The Web has changed dramatically over the past seven years. During that time the Web has moved from a static one-way medium toward a dynamic platform for interactive services such as photo and video sharing portals. In a comparative survey of data traces served over the Web from 2000 and 2007, University of Twente researchers found that the nature of web sites has changed (Sadre and Haverkort, 2008).
Where in 2000 nearly all traffic volume was caused by traditional HTML formats of images and HTML, in 2007 nearly all the traffic volume was made up of videos and binary software updates and downloads. Due in this shift toward larger videos clips and binary downloads the mean response size has increased from 12,294 to 68,275 bytes, a factor of 5.5 times larger (see Figure 1). The caching efficiency of the Web has decreased while dynamic responses have increased from 21.2% to 37.1%. These changes show how the Web has shifted from static information to dynamic rich media.
Figure 1: Growth of the Mean Object Size
Mean Web Object Size Quintuples Since 2000
Table 1 shows how response size statistics have changed between the 2000 and 2007 traces. The mean response size grew 455% from 12,294 bytes to 68,275.2 bytes, or some 5.5 times larger. The median response size grew from 2,410 bytes to 2,780 bytes. Both traces show a heavy-tailed distribution, with the 2007 even more heavily tailed. This effect can be seen in the order of magnitude increase in the Squared Coefficient of Variation of the response size distribution (SCV) from 320.9 to 3,425, as well as an increase in the largest documents observed. The largest document observed in a 2004 trace had a size of 193 Mbytes, whereas the largest file in the 2007 trace had a size of around 2 Gbytes showing that the 2007 trace was even more heavy tailed with a much larger distribution of larger objects.
|2000 trace||2007 trace|
|max||0.228 Â· 109||2.147 Â· 109|
Popular Object Type Evolution
Traffic Volume and Size
Table 3 shows that while nearly all the traffic in 2000 was caused by traditional HTML formats of images and HTML in 2007 nearly all the traffic volume was made up of videos and binary software updates and downloads. Table 3 also shows the dramatic increase in the average file size of objects, even HTML and JPEGs have increased by 30%.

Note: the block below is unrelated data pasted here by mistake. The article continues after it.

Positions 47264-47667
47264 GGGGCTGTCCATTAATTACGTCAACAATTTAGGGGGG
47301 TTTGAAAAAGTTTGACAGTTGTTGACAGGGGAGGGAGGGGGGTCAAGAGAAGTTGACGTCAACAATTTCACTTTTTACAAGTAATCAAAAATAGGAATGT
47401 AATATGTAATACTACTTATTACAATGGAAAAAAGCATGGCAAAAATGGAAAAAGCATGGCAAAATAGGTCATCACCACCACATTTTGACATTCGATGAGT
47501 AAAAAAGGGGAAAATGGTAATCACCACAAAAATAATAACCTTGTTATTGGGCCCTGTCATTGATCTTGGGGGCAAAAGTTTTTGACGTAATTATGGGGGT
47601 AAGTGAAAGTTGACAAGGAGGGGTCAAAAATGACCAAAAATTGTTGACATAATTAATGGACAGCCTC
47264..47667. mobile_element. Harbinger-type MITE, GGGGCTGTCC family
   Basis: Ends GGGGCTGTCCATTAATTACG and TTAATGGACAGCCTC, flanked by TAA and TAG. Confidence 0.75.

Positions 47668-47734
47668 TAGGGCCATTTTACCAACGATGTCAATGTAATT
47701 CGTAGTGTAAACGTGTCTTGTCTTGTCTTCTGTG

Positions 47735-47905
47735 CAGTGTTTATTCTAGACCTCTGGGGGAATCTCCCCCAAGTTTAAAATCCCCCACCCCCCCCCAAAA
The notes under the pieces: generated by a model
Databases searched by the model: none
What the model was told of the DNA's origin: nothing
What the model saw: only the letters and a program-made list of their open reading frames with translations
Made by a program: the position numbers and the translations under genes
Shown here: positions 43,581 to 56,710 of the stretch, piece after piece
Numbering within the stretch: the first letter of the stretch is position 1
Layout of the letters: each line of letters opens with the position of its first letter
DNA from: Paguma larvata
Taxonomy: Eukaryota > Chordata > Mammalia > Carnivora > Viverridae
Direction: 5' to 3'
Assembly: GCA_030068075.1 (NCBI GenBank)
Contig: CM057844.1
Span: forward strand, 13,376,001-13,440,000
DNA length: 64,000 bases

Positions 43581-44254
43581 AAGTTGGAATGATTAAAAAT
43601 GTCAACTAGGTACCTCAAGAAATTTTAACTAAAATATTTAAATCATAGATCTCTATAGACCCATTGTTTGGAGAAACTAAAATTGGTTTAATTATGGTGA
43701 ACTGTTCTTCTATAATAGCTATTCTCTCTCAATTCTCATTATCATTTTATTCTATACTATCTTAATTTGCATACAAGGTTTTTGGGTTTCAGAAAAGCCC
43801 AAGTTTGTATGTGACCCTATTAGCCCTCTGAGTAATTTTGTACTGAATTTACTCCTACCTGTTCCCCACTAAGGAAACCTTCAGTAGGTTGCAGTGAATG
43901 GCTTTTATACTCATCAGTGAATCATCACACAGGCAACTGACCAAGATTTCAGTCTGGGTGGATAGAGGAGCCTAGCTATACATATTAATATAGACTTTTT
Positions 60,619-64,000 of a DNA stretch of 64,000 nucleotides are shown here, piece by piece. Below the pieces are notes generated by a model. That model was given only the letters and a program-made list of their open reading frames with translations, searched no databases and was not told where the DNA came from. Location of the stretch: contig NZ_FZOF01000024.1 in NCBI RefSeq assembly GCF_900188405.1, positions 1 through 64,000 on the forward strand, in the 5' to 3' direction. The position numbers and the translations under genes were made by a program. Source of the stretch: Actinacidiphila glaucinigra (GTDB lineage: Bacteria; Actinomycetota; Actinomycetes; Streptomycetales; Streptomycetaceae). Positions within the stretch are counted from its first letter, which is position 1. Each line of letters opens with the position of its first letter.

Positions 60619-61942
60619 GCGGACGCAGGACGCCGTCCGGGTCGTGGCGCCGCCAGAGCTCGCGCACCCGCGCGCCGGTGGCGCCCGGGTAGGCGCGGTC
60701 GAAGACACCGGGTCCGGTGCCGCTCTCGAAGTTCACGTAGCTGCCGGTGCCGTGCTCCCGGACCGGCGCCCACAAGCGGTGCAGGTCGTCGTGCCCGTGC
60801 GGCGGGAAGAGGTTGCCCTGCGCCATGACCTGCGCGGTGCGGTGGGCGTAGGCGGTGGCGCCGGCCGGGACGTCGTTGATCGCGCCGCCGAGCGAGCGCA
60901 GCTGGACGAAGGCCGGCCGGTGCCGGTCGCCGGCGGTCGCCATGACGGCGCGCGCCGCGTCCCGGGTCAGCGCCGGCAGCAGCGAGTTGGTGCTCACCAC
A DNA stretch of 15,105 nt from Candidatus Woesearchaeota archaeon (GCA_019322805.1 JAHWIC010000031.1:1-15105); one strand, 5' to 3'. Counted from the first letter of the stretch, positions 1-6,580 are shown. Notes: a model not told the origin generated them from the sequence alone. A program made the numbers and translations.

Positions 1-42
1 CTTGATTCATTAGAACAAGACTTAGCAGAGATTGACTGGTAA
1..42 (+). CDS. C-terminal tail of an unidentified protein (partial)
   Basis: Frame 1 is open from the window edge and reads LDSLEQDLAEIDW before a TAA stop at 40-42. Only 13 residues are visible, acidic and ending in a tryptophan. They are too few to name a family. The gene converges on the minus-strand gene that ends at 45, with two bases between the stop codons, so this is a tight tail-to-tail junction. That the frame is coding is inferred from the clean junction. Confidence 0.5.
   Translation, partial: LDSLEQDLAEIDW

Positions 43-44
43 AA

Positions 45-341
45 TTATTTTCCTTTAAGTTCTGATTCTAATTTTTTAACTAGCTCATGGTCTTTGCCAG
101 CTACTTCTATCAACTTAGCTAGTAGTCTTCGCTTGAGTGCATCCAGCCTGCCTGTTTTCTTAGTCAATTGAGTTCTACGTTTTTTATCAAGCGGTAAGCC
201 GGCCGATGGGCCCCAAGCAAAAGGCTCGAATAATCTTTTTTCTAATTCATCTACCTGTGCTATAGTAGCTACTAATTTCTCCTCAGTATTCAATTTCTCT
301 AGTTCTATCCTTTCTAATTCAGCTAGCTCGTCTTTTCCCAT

Average Page Size and Number of Requests
The number of requests per client has more than doubled from 7074 requests in 2000 to 14,670 requests in 2007, while the average page size (despite what page delimeter threshold delay was used to delineate a page from proxy traces) has doubled from 2000 to 2007.
Caching and Dynamic Pages
The caching efficiency has decreased dramatically from 2000 to 2007 with 54.3% hits in 2000 to 23% hits in 2007. This is due in part to the more dynamic nature of the Web. In 2000 only 21.2% of all URLs were requests for dynamic documents (form, cgi requests, etc.) while 37.1% were dynamic requests in 2007.
- Average Web Page Triples Since 2003
- Within the last five years, the size of the average web page has more than tripled, and the number of external objects has nearly doubled. While broadband users have experienced somewhat faster response times, dial-up users have been left behind.
- Sadre, R., and B. Haverkort, 2008. “Changes in the Web from 2000 to 2007,”
- DSOM 2008, 136-148. In a comparison of data traces from 2000 and 2007, University of Twente researchers found that the nature of data distributed over the World Wide Web has changed. Object size and object type distribution show that the Web has moved from a static one-way delivery platform to a more dynamic and interactive medium.